FOR IMMEDIATE RELEASE: 5/10/02
Over 500 Rally in Portland to End Commercial Logging on Public Lands
WHO: Cascadia Forest Alliance, Oregon Sierra Club, BARK, Oregon Wildlife Federation, Native Forest Network, Rainforest Action Network, National Forest Protection Alliance and others
Portland, OR: Today over 500 forest protection supporters gathered at noon in downtown Portland to rally for an end to commercial logging on public lands, celebrate the Eagle Creek timber sale cancellation, and draw attention to the one hundred new timber sales on the two national forests closest to Portland. Several representative from environmental, labor and religious groups spoke in support of ending commercial logging on public lands as the answer to the Bush Administration's misguided federal forest policies.
"It's hard to tell where the timber industry stops and the Bush Administration begins," said Ivan Maluski with the Native Forest Network. He pointed to former timber industry lobbyist Mark Rey being appointed to oversee the Forest Service and the record breaking soft-money contributions George W. Bush received from some of the largest loggers of public lands in the region during the presidential campaign of 2000.
After the rally, about 300 people marched to the Regional Headquarters of the US Forest Service and Oregonoffice of the Bureau of Land Management to submit a petition with a list of policy changes that would help protect and restore public lands for future generations. The policy changes were also written on a large 50 foot banner which was filled with signatures over the course of the day. The petition to the Bush Administration's federal land management agencies read as follows:
We support the following steps for the protection and restoration of our public lands:
1) Immediately end commercial logging, roadbuilding and all commercial extraction on all Forest Service, Bureau of Land Management and other publicly owned lands.
2) Redirect all annual federal logging subsidies to create family-wage, long-term, sustainable jobs in scientifically sound ecological restoration.
3) Restore natural fire regimes, bringing fire back to its natural, healthy role in our forests. End expensive and ineffective public lands wildfire suppression and focus resources on helping those living in the wildlands interface zone protect their homes and property.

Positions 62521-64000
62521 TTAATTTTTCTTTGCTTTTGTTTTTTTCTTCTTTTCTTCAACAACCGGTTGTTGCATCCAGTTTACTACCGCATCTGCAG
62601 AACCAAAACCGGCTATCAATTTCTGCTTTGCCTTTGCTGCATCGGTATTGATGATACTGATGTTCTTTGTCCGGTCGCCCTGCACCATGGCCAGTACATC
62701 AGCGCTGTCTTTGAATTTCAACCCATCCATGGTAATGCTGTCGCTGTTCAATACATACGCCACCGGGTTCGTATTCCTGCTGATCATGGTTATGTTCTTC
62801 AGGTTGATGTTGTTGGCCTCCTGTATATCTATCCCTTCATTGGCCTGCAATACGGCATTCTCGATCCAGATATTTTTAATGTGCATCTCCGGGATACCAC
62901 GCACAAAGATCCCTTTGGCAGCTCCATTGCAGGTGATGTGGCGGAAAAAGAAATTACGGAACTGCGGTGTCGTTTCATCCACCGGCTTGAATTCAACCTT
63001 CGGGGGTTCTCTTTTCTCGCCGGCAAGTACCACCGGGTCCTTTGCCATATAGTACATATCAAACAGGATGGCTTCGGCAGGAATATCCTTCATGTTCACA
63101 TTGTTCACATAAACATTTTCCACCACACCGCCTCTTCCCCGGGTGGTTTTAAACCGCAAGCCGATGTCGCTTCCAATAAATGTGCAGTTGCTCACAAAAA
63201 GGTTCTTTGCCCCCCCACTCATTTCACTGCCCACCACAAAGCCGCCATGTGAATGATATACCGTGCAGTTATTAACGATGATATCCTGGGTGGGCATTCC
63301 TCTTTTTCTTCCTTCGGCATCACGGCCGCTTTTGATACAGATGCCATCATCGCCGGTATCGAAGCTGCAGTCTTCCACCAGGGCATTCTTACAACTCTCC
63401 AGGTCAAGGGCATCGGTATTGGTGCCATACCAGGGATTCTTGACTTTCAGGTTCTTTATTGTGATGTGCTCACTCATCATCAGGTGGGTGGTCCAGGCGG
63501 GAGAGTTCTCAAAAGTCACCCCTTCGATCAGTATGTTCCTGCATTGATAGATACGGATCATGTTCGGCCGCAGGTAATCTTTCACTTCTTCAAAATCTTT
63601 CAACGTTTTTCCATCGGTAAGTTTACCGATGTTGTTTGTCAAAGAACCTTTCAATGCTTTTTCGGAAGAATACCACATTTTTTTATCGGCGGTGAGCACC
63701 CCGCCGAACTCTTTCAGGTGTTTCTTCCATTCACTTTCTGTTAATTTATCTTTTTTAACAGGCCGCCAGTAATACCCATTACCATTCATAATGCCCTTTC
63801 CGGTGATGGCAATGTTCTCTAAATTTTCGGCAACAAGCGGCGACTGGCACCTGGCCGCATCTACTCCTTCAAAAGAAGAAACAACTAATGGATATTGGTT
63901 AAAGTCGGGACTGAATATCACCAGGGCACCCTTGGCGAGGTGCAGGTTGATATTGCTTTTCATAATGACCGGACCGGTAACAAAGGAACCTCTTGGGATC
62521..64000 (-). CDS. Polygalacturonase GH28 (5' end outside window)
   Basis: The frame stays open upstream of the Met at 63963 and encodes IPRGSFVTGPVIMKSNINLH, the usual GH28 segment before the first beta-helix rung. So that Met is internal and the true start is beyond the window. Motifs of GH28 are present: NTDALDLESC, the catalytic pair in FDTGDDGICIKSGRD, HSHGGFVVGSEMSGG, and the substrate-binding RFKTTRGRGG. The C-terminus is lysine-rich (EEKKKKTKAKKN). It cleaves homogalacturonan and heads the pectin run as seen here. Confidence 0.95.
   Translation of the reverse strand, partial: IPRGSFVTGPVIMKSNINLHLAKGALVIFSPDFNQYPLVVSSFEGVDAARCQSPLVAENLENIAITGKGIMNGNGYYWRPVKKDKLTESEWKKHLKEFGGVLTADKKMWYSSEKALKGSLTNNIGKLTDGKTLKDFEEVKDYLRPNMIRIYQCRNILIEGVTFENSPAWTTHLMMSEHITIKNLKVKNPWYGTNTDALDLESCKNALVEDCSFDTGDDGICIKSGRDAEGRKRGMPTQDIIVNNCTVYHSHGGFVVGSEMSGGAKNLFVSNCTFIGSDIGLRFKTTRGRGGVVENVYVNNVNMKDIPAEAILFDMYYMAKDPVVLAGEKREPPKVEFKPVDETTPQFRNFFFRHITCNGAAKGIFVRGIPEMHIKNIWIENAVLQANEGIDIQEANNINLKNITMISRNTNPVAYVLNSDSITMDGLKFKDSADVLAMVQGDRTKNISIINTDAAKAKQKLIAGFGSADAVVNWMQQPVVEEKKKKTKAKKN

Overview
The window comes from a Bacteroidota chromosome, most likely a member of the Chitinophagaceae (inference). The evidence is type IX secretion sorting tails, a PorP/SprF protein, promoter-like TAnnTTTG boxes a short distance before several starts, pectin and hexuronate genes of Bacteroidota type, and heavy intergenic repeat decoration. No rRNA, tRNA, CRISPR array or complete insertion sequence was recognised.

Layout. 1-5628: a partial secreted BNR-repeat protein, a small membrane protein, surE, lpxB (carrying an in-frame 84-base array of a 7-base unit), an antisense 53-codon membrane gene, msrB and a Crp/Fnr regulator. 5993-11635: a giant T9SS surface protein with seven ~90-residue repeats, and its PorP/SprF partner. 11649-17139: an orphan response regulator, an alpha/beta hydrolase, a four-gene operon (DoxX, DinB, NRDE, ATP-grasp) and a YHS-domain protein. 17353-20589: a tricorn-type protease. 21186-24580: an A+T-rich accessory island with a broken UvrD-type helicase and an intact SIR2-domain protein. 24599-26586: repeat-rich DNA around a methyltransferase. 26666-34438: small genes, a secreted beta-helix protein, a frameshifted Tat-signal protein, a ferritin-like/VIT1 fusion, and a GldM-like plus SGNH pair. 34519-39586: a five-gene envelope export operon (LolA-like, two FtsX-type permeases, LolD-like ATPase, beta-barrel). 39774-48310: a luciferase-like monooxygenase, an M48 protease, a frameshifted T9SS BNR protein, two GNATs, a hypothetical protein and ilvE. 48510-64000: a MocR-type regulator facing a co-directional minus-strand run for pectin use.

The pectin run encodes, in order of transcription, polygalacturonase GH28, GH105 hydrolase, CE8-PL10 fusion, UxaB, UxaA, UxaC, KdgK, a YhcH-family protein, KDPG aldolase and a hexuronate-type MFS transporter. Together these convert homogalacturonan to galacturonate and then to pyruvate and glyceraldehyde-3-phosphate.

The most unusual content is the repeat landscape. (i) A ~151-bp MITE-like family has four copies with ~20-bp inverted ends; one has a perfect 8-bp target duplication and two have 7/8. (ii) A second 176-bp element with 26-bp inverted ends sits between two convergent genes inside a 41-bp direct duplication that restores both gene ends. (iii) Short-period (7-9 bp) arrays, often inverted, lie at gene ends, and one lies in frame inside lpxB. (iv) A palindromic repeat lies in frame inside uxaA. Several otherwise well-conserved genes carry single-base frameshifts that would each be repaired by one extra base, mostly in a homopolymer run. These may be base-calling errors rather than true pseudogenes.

4) Forever keep timber corporations off our public lands to preserve our remaining native forests, safeguard our drinking water, protect fish and wildlife habitat and to leave a legacy of protected public lands for future generations.
Activists pointed out that the Gifford Pinchot National Forest in Washington and Mt. Hood National Forest in Oregon, the two national forests closest to Portland, together are facing 100 new timber sales, threatening thousands of acres of mature native and old growth forests. But these two national forests merely represent a microcosm of what's happening all over the region and on federal forest lands across the nation.
"We need to end commercial logging on our public lands to protect our remaining native forests and drinking water from the corporations that profit from their destruction," said Sarah Wald of the Cascadia Forest Alliance. She pointed out that timber corporations benefit from a huge taxpayer subsidy of roughly $1.2 billion each year to log public lands, while less than four percent of the nation's wood consumption comes from those same public forests, amounting to a huge corporate welfare boondoggle. "Some of the same timber barons who gave $1.1 million in 'soft money' to George W. Bush in 2000 will benefit from the $1.2 billion logging subsidy and will likely be trying to log the one hundred timber sales in our nearest national forests this summer," she added.
Rally organizers also pointed out that a bill in Congress with 110 co-sponsors, named the National Forest Protection and Restoration Act, would end the federal commercial logging program and redirect logging subsidies to create jobs in rural communities in ecologically sound restoration.